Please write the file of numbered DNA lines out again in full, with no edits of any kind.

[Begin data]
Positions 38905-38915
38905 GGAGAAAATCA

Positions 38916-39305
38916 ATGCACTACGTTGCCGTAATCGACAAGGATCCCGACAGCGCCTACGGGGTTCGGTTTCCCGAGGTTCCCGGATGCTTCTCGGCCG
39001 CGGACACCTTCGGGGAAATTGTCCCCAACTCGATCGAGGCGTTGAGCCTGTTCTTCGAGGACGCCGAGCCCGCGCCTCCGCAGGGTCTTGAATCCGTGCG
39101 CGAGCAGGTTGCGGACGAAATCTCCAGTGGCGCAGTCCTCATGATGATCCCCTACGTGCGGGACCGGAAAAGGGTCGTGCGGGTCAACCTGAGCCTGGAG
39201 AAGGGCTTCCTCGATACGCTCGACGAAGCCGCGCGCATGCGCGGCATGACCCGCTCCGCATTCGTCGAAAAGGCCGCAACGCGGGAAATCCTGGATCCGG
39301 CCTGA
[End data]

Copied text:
Positions 38905-38915
38905 GGAGAAAATCA

Positions 38916-39305
38916 ATGCACTACGTTGCCGTAATCGACAAGGATCCCGACAGCGCCTACGGGGTTCGGTTTCCCGAGGTTCCCGGATGCTTCTCGGCCG
39001 CGGACACCTTCGGGGAAATTGTCCCCAACTCGATCGAGGCGTTGAGCCTGTTCTTCGAGGACGCCGAGCCCGCGCCTCCGCAGGGTCTTGAATCCGTGCG
39101 CGAGCAGGTTGCGGACGAAATCTCCAGTGGCGCAGTCCTCATGATGATCCCCTACGTGCGGGACCGGAAAAGGGTCGTGCGGGTCAACCTGAGCCTGGAG
39201 AAGGGCTTCCTCGATACGCTCGACGAAGCCGCGCGCATGCGCGGCATGACCCGCTCCGCATTCGTCGAAAAGGCCGCAACGCGGGAAATCCTGGATCCGG
39301 CCTGA